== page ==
The human population has come closer together through the Internet, through easy communication via cell phone and through cheap and ready transportation via airplane. People on one part of the globe can access people on any other part. Through capitalist trade networks, we can purchase food grown by farmers halfway around the world and can buy products made by workers on the other side of the planet.
So maybe world-wide capitalism and its associated products have made the "world . . . live as one."
Not as Lennon envisioned it. Another verse suggests, "Imagine . . . a brotherhood of man. Imagine all the people sharing all the world." Capitalism's world is not one of sharing, but one of buying and selling, of making money. It is not a world of brotherhood, but a world of exchange and finance.
So what did Lennon convey about human brotherhood, about the unity of all people?
The song points to three features of human society that stand in the way of achieving this unity, suggesting that these are what divide us: Religion ("Imagine there's no heaven"), politics ("Imagine there's no countries"), and economics ("Imagine no possessions").
Capitalism applies to the last of these. It has eliminated barriers of trade, inspiring us to overcome separation deriving from geography, language and even nationality. It has brought us closer to each other, but it is based on having and acquiring possessions; it certainly does not eliminate them.
Of course Lennon's song is not admired because people want to get rid of their belongings. Its popularity comes from the opening line, "Imagine there's no heaven." It has been widely seen as anti-religion and has been used as a theme song by people questioning religions and their supernatural beliefs.
That's interesting, because in the capitalist push toward integration, the world's religions have proved most resistant to homogenization. While we all buy the same TVs and DVD players (e.g., Sony and Samsung), athletic shoes (e.g., Nike and Adidas), cars (e.g., Toyota and Ford), and cell phones (e.g., Nokia, Motorola, and Apple), few of us have changed our religion.
Despite population growth in recent decades, the percentage of members of the different religions remains more or less the same. There has been no big shift into or out of Christianity, Islam, Hinduism or Buddhism-to mention just the four largest religions.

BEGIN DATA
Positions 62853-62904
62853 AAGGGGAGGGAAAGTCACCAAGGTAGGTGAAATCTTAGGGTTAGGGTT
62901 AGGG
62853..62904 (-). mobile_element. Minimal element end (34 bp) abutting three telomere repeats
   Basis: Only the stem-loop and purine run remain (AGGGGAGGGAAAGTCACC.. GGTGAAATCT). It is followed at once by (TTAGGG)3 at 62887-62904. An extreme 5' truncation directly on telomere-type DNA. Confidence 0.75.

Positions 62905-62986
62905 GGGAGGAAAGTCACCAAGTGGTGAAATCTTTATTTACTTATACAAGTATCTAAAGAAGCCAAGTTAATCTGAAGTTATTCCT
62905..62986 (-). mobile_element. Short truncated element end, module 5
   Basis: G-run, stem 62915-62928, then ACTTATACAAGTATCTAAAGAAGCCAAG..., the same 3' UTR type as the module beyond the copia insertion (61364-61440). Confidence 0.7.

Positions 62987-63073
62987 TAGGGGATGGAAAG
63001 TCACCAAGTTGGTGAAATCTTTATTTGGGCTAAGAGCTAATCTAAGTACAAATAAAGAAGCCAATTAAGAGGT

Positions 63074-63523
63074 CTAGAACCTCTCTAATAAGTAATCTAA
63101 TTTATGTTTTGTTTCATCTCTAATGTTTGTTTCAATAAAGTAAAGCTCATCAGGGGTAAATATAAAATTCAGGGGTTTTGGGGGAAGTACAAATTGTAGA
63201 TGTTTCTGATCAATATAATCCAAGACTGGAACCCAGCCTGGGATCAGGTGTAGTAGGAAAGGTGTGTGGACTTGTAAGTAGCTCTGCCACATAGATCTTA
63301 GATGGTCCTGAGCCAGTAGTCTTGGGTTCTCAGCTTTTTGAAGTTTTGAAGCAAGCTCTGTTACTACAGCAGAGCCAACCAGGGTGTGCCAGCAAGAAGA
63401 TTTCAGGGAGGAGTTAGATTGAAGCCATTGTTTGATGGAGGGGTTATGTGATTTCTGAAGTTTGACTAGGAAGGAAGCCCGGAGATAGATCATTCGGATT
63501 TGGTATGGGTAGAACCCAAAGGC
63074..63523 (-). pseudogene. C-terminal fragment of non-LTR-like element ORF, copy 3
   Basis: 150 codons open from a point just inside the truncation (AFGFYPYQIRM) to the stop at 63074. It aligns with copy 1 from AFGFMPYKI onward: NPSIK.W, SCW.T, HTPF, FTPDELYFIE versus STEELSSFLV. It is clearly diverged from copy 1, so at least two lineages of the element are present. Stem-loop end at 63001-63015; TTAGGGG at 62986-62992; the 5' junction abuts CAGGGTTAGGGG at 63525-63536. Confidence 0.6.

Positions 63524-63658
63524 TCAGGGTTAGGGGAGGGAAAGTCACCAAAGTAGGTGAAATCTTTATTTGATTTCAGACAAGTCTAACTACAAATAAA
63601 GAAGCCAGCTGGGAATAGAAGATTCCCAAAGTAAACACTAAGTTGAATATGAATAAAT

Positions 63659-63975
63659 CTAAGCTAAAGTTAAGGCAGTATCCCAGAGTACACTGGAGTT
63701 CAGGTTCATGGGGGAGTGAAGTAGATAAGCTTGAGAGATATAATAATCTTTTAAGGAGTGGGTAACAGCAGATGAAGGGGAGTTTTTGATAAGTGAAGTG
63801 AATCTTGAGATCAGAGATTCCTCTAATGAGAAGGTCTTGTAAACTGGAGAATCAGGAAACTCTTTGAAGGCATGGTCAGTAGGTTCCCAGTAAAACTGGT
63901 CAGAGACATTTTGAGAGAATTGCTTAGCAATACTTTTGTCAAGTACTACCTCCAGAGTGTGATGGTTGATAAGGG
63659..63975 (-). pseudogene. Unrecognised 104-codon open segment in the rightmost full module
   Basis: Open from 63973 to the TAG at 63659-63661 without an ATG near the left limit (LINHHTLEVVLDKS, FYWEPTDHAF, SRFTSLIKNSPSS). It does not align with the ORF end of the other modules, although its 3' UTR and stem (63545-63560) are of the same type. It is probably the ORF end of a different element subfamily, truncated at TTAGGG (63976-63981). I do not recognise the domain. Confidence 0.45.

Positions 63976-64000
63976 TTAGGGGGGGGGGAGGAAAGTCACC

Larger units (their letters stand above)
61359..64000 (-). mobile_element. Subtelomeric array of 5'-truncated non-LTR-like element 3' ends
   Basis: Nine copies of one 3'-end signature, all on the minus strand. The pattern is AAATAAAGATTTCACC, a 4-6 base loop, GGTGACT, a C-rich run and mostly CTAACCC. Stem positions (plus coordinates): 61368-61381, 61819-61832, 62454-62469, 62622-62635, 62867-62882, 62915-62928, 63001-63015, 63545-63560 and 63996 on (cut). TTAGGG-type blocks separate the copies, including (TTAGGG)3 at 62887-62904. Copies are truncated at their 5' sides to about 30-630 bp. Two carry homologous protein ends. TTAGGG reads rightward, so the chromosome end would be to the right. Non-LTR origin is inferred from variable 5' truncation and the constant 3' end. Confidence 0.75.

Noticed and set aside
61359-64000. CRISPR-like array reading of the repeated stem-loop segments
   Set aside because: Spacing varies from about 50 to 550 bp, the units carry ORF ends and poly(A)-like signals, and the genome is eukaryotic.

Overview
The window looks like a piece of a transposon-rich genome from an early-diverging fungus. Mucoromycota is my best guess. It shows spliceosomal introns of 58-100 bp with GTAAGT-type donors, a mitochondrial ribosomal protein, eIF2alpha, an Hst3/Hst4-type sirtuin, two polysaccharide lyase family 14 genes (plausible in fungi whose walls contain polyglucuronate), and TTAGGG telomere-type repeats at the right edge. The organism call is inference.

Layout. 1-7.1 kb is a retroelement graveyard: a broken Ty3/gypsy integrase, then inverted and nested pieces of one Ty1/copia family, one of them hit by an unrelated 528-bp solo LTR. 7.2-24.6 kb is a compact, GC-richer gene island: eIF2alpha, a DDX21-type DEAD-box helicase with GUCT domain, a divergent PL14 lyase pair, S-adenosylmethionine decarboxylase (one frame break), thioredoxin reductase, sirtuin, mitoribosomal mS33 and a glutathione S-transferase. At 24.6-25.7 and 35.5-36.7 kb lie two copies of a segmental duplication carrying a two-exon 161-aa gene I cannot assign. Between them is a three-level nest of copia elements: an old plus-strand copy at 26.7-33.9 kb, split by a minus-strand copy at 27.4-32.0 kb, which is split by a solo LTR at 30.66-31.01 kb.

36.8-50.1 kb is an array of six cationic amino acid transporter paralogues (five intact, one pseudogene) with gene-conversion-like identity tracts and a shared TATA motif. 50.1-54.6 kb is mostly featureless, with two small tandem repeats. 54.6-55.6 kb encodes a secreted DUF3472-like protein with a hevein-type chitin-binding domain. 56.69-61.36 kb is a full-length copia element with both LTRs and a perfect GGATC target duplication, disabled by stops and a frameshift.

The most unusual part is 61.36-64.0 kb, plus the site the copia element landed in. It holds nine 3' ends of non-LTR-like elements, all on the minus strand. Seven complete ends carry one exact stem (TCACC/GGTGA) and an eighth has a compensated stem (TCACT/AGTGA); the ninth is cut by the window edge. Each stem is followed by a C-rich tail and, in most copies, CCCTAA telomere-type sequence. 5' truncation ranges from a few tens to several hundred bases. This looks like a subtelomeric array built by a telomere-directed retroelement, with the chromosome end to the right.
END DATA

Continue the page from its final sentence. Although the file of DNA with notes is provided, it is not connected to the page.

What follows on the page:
So although the West has successfully peddled its products, its movies and entertainment, its clothing styles and its science and technology, it has failed to get others to accept its religion. While missionaries have been fruitful in pockets, these are the exception rather than the rule.
The imperviousness of the world's major religions to Christianity has stymied us. Despite the inner variety in each religion and the ongoing changes within each one, they seem an impenetrable wall to many of us, as something too massive to understand.
And since religions claim to define ultimate reality, that is bothersome. Being confronted with a strong religion whose adherents believe in an incompatible version of god (or gods) and the world beyond this one can be quite disconcerting. That confrontation causes doubt about one's own beliefs concerning the ultimate, which in turn causes shame and the denial of that doubt, and finally the rejection of the cause of the doubt.
Rather than naturally leading to tolerance of other religions, such religious differences bring unthinking rejection and even fear. We see this reaction to other religions, especially Islam, among many Americans today.
But the alternative of unthinking tolerance is only marginally better. Getting rid of rejection and fear as well as the hatred they engender is good, but tolerance without understanding requires the suspension of the faculties of evaluation and judgment we use daily. It returns us to an immature state of naiveté.
What we need is to understand other religions in greater detail. To engage them, we need to understand the varieties of belief, thought, and practice within them. We need to differentiate between the pronouncements of religious leaders, government representatives, demagogues and troublemakers, as we have finally learnt from the "Arab Spring" to understand the difference between rulers' claims and their people's desire for a good life. To translate Lennon's ideas, we have to listen to others and imagine their lives before we react to them.
Note: This column was inspired by the new play by Wyoming playwright William Missouri Downs, "Forgiving John Lennon."